My own thoughts on this are that if you're reusing cables and housing that may be a bit rusty and sticky – which you shouldn't, because new ones are cheap and replacing them is easy – adding a lubricant will make them slide through each other better, at least in the short term. Otherwise, keep new cables as clean as possible when installing them.)
Possible problem: It's possible that, when at rest, the two brake caliper arms to which the brake pads attach are not at an equal distance from the rim; or that when you squeeze the lever, one pad makes contact with the rim before the other does.
How to fix this: In that case, you should realign the brake caliper. Loosen the nut on the back of the brake bolt with a 10mm wrench, realign the caliper and retighten the nut. You don't need to use all your might to tighten this nut, though, as it can turn the entire brake bolt in the process, totally messing up the caliper's alignment. Now spin the wheel, and squeeze and release the brake lever to assess the effect of your realignment; watch closely where the brake arms sit with respect to the rim when you release the lever. It may take a few tries to get this alignment right.
Possible problem: Consider the brake lever. Does it spring back when released? Is it all wobbly and bent? Has it been damaged in a crash?
How to fix this: If the brake lever doesn't work properly, replace it. It is also worthy to note that newer levers all feature a barrel adjuster that allows you to tighten the brake cable without undoing the pinch bolt on the brake caliper, as explained in section 2 above.
Possible problem: If everything we've looked at so far checks out, but the brake caliper doesn't unclench when you release the brake lever, it could be that its spring has become rusty and seized. The caliper spring in the top image, which has endured two winters, is starting to behave in this manner; but it's still springy enough to be functional.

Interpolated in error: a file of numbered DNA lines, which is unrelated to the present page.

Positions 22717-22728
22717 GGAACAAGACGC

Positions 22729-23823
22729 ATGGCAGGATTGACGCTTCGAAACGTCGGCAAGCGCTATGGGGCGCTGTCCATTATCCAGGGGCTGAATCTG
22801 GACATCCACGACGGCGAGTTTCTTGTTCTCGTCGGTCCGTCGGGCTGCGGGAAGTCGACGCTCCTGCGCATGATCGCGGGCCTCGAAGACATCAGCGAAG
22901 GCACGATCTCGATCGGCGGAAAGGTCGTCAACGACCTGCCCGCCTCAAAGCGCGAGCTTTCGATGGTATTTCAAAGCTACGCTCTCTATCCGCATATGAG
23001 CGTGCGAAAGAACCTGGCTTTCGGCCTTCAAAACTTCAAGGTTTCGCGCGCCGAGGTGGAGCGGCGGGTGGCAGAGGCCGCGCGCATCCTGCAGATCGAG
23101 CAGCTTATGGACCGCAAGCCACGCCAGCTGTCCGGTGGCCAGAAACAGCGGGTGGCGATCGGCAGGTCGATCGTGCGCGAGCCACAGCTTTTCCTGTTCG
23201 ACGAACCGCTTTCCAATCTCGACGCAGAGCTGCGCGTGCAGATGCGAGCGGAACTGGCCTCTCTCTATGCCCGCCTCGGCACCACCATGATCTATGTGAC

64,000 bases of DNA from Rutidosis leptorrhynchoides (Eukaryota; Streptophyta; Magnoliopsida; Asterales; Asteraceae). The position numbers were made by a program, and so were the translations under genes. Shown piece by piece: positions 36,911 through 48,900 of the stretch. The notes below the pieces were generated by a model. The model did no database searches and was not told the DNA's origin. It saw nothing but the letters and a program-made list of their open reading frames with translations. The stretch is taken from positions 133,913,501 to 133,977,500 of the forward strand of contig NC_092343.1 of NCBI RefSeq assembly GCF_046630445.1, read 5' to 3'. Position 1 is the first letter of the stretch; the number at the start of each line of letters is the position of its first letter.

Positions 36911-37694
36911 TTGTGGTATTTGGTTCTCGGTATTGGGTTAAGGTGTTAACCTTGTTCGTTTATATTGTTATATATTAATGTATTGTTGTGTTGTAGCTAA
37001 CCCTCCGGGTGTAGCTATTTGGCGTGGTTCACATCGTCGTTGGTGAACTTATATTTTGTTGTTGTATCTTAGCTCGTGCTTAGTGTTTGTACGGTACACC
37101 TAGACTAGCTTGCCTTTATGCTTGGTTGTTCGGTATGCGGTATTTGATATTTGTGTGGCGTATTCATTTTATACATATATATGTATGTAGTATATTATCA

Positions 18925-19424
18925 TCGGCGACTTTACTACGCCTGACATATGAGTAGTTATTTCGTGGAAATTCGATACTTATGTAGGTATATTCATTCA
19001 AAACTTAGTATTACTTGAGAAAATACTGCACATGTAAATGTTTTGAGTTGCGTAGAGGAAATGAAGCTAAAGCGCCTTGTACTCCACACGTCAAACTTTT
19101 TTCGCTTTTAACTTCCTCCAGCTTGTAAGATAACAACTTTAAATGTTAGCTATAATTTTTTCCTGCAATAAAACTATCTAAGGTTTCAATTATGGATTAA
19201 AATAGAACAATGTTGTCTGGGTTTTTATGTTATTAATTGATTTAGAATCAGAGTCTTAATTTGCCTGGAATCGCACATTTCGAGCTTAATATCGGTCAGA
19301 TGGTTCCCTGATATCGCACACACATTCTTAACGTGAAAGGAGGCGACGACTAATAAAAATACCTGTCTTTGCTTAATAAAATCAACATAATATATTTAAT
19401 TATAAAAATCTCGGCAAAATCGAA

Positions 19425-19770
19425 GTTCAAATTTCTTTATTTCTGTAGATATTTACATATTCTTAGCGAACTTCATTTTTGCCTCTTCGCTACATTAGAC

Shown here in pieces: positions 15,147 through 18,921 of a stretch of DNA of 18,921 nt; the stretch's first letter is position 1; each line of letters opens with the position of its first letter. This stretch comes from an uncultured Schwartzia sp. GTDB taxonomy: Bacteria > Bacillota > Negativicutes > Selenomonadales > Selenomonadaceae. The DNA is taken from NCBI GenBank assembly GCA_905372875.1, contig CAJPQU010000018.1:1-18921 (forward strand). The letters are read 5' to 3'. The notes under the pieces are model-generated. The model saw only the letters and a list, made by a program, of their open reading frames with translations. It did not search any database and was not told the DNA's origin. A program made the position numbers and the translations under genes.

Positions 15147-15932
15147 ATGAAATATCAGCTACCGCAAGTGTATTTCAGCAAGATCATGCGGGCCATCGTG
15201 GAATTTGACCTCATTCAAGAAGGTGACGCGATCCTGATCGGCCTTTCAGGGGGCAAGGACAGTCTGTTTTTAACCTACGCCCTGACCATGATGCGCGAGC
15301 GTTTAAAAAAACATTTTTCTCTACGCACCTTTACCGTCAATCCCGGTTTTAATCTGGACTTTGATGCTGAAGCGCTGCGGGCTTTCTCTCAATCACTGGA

How to fix this: One short-term solution is to clean around the brake arms and apply some oil. The best fix, however, may be to replace the entire brake mechanism. Consider upgrading to a modern "double-pivot" caliper, shown in section 2 above, for increased braking power.
Possible problem: This one can be a bit more subtle. A caliper brake is basically just one long bolt that passes through the fork, with things attached to it. Behind the forks, a nut fastens the entire mechanism in place. In in front of the fork, the caliper arms are held in place by a pair of nuts that are tightened against each other. If these nuts loosen, play can develop in the caliper arms. Check for this by squeezing the brake lever and pushing forward on the handlebars; if both brake arms move forward more than half an inch, say, before the braking engages, this may well be the case. Confirm the extent of the problem by grabbing each brake pad and attempting to wiggle them in opposite directions; also check if you can turn the acorn nut using only your fingers. (Caveat: it could also be your bike's headset that is loose, causing the front fork itself – and not the caliper arms – to wobble slightly back and forth. Here's how you deal with a loose headset.)
How to fix this: This adjustment can be a bit tricky. You'll need a pair of wrenches: one to advance the inner nut until play in the caliper arms has almost disappeared, the other to tighten the acorn nut against it to hold the former in place. If play in the caliper arms has disappeared but the arms no longer retract fully or evenly when your release the lever, you have made this adjustment too tight. Back up on the acorn nut slightly, hold it in place, and then turn the inner nut counter-clockwise against it to lock the two in place. Re-assess. (The principle behind this process is the same as adjusting a bike hub.)
Respect – and regularly inspect – your brakes, dammit! You don't want to sail into an intersection and flop onto a car's windshield because your brakes are too weak. (Like this guy.)
[Images by author]